When I was young, my mother taught English to deaf students – young and old. We became friends with some of her students, so I grew up with and got to know several people who were deaf. When we moved to another state, we left behind our old friends. Years passed, and I never thought much about their challenges in everyday life. I grew up to become a CPA and systems engineer designing and managing financial information systems. Two years ago, I learned about hearing loop systems and read about Dr. Myers’ experience and initiatives. With memories of old friends vividly awakened, I realized I could help improve the lives of people with impaired hearing. I called Dr. Myers and asked if he could use help in Atlanta and the Southeast United States. He invited me to a speech he was giving in Atlanta, and I had the good fortune of meeting him and hearing his inspiring story first-hand. After training with Dr. Myers’ associates, I started a business, Active Life Hearing Loops LLC, designing and installing hearing loop systems in the Southeast.

Working with audiologists in the Southeast, we have witnessed together the pure joy experienced by users of hearing instruments with T-coils when they hear through a loop system. From an audiologist’s perspective, it’s important to note that, in general, clients’ satisfaction with their hearing aids increases when they have hearing loops in their lives. In a study published in Hearing Journal, in May 2006,1 audiologist William Diles shows the results of a survey of two groups of hearing aid wearers. One group consisted of individuals who did not have a hearing loop in their home, and the other group of 71 individuals did have a hearing loop in their home. The graph showing the satisfaction among those with no hearing loop (in red) followed a normal bell curve, however, among those with a home hearing loop (in blue), the graph shows a high satisfaction bias – more than 90% of these were highly satisfied with their hearing aids!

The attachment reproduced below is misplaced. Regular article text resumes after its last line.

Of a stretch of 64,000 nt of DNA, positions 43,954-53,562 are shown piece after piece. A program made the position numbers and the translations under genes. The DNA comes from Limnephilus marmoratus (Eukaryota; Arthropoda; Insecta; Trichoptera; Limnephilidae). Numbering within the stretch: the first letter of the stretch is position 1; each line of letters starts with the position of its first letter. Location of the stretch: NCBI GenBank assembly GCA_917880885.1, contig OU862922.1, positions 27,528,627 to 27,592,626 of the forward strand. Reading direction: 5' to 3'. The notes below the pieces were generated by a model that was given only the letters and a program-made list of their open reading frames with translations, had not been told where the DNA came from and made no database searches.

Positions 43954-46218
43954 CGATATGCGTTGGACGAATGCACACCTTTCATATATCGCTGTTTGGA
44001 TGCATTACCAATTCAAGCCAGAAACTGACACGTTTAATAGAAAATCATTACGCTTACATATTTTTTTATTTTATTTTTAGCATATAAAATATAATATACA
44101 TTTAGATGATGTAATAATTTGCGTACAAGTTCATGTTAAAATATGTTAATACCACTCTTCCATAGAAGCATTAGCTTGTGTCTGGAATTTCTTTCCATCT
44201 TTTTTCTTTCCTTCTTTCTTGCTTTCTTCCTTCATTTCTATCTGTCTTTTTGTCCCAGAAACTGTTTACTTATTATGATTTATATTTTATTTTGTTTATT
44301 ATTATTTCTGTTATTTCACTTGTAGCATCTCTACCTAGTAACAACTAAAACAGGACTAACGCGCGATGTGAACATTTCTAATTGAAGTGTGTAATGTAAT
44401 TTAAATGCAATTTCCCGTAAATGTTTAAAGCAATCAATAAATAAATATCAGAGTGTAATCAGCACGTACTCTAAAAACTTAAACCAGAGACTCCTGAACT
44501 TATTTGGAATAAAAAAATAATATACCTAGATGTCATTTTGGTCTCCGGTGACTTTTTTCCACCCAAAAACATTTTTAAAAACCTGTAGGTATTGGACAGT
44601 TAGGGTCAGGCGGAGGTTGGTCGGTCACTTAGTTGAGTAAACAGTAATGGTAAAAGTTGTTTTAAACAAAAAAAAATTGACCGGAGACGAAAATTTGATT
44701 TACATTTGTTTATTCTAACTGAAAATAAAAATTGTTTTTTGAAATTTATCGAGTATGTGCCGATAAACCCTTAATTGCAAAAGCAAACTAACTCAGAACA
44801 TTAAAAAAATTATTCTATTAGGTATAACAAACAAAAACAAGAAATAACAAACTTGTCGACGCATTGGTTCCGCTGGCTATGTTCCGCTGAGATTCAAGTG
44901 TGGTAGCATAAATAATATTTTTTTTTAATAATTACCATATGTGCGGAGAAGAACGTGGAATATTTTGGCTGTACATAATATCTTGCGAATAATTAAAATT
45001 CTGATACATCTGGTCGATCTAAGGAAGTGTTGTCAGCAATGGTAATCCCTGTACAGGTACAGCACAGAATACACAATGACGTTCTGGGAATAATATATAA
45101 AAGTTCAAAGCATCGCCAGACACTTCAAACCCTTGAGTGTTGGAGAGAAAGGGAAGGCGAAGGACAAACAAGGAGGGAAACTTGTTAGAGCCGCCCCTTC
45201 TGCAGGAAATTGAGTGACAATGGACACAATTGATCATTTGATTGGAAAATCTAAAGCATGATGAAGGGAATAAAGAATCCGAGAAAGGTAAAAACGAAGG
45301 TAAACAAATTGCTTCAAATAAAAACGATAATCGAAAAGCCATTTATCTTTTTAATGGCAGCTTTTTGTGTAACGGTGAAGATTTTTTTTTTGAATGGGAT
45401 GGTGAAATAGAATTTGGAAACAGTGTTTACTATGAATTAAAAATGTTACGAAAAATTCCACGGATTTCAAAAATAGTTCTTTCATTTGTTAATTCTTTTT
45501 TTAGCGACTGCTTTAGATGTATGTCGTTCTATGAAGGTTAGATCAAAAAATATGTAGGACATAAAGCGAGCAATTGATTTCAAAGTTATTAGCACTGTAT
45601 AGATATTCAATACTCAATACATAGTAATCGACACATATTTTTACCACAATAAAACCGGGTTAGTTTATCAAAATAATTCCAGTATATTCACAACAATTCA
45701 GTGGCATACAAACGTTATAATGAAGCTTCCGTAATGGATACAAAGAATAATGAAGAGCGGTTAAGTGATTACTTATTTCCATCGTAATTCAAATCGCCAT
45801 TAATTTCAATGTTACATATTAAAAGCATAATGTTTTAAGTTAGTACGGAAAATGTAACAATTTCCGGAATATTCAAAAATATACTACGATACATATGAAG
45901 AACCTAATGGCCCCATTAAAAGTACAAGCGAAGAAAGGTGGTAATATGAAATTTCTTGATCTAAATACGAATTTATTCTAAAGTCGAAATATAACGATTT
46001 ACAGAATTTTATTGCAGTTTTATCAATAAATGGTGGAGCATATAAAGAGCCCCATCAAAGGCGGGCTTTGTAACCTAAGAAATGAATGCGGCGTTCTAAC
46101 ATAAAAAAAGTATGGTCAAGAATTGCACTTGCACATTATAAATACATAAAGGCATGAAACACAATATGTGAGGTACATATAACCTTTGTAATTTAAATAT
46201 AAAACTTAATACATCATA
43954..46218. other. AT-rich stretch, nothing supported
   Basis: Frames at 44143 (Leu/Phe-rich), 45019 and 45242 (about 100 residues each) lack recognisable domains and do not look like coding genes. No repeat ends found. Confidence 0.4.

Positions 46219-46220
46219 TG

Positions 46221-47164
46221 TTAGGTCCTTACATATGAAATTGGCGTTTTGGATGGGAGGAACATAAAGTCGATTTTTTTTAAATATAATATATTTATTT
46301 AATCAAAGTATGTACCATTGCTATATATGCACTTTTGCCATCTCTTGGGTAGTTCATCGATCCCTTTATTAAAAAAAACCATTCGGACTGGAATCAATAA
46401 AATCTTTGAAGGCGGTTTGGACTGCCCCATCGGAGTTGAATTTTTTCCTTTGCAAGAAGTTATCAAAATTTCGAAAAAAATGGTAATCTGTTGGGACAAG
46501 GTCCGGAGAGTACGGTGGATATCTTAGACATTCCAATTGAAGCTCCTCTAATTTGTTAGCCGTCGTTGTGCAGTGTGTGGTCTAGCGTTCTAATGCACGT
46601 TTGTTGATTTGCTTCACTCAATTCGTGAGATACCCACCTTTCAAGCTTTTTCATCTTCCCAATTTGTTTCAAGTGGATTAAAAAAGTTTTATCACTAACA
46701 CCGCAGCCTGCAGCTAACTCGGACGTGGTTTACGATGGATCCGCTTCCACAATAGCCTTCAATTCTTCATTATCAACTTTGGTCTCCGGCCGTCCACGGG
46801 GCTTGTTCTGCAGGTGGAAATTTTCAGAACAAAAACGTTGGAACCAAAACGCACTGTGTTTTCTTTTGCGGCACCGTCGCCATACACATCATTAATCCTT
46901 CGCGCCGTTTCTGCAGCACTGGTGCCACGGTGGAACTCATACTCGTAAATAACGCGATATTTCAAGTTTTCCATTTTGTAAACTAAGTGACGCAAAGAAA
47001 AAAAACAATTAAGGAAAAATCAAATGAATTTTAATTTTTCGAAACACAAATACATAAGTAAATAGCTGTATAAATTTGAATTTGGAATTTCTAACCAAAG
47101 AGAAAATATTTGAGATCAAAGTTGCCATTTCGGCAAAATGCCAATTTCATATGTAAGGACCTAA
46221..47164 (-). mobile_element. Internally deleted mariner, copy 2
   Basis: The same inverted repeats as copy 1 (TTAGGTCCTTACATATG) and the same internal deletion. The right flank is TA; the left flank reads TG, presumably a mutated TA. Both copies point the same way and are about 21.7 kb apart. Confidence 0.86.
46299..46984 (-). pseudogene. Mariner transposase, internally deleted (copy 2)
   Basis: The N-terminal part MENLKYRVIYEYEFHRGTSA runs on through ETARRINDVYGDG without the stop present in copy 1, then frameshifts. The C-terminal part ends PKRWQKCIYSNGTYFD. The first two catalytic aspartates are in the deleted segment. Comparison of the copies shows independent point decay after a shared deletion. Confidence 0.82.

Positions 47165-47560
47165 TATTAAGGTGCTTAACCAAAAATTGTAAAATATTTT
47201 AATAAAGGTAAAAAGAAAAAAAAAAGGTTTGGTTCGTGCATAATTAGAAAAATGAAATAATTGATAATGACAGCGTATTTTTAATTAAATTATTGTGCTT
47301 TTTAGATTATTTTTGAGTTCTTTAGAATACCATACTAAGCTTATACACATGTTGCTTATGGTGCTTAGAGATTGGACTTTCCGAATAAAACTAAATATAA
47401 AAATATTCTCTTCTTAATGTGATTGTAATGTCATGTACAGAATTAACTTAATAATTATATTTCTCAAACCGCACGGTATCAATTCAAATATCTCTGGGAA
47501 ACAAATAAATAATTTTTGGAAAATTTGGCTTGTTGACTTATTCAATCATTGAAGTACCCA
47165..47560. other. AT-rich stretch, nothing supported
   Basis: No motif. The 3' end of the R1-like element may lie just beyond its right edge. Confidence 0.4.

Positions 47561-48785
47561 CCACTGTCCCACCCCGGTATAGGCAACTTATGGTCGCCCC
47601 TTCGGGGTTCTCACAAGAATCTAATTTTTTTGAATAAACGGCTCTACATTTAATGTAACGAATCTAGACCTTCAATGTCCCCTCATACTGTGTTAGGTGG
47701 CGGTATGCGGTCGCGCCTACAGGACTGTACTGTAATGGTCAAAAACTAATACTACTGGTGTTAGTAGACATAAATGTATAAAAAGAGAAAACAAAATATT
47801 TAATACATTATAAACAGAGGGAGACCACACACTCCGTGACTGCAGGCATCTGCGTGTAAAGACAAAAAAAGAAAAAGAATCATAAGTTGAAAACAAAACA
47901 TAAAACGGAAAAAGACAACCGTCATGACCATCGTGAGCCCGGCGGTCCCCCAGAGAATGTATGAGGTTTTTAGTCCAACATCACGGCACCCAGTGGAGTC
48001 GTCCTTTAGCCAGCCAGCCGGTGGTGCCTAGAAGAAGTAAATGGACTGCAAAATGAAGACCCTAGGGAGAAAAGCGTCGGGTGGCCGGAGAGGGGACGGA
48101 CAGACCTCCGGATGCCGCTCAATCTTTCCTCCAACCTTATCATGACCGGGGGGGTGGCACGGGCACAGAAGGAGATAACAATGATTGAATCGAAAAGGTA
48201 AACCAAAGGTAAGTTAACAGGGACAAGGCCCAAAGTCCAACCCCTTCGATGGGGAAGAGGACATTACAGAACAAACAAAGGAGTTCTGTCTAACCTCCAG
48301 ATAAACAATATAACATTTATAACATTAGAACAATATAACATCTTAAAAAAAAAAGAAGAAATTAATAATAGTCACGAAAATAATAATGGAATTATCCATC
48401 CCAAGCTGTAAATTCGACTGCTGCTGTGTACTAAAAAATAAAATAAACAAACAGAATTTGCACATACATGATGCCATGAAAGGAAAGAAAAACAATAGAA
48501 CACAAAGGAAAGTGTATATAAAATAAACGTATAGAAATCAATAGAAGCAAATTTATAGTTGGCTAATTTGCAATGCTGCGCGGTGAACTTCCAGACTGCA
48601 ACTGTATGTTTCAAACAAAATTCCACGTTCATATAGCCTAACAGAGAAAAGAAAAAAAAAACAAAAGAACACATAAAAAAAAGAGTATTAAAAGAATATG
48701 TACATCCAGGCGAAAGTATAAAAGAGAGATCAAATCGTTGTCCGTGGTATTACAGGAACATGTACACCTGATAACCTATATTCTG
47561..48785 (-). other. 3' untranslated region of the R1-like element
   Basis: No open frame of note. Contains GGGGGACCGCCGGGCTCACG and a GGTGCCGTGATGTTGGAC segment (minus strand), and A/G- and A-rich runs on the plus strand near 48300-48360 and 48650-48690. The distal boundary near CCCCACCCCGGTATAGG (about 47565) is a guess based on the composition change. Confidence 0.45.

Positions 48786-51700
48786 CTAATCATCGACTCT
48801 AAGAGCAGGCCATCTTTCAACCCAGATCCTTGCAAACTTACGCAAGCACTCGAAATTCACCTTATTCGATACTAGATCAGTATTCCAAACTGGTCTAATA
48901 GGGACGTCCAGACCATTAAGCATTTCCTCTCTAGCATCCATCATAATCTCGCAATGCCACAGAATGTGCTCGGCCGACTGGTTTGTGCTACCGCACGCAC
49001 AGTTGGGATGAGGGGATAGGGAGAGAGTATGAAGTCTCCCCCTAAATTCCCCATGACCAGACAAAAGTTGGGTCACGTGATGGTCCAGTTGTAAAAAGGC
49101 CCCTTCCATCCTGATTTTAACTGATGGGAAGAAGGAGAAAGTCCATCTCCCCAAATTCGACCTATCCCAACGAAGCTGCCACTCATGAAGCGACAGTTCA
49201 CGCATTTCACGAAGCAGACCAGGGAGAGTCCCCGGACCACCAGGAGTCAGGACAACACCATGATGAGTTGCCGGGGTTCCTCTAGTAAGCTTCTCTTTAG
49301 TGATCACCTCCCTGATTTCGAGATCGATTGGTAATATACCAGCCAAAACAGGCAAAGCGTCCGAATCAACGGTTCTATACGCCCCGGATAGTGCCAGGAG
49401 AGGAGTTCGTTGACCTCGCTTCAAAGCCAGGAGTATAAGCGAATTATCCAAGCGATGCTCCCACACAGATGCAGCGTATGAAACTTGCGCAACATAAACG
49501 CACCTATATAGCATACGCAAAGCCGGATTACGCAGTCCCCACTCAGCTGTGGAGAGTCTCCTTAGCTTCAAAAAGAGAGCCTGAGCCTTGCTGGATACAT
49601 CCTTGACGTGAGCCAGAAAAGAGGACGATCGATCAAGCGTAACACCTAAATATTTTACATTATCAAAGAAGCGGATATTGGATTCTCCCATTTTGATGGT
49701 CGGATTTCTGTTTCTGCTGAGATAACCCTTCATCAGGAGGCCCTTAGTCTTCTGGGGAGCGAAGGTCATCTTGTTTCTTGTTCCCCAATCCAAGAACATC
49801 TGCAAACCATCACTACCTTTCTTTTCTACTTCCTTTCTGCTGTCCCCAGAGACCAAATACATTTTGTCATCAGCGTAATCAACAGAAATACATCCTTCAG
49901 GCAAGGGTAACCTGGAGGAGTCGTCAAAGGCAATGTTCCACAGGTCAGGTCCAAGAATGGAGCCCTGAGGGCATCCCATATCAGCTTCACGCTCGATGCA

Figure 1. Satisfaction levels for hearing aid users with and without hearing loops in the home. Adapted from Diles W. Get Your Patients In the Loop. The Hearing Journal, 2006;59(5):22–23.

The combination of a hearing loop and T-coils is a simple technology that transforms a venue into a place where hearing aid wearers want to be. Hearing loops are installed in venues as large as Michigan State’s Breslin Center Basketball Arena and as small as a home TV room, a pharmacy counter, and even a clipboard for a one-on-one interview. An example of a looped room is diagrammed below.


Used with permission from Dr. Juliëtte Sterkens, AuD.


Used with permission from Dr. Juliëtte Sterkens, AuD.

For the user of a hearing instrument with a T-coil, the speaker’s voice travels electronically from the microphone directly to the T-coil input of the hearing aid. It’s like having a private Wi-Fi system connecting the speaker’s microphone directly to your hearing aids. With no special equipment, the user of a hearing instrument with a T-coil hears only the desired sound without hearing background noise such as air conditioning or others talking.

In summary, audiologists can improve their clients’ satisfaction with their hearing aids, help improve their community, and build their practice by educating their clients and community on the benefits of the simple, well-established technology of T-coils and hearing loops.

  1. Diles W. Get Your Patients ‘In the Loop. The Hearing Journal, 2006;59(5):22–23. doi: 10.1097/01.HJ.0000286677.80214.36.

For helpful tips on advocating for hearing loops in your community, please see these proven ideas from Dr. Juliëtte Sterkens, AuD., hearing loop advocate for the Hearing Loss Association of America:

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About the author
Nick Hobbs

Nick Hobbs

Nick Hobbs, a Georgia Tech grad, systems engineer, and founder of Active Life Hearing Loops LLC, designs and installs hearing loop systems in the Southeastern U.S. Learn more about hearing loops at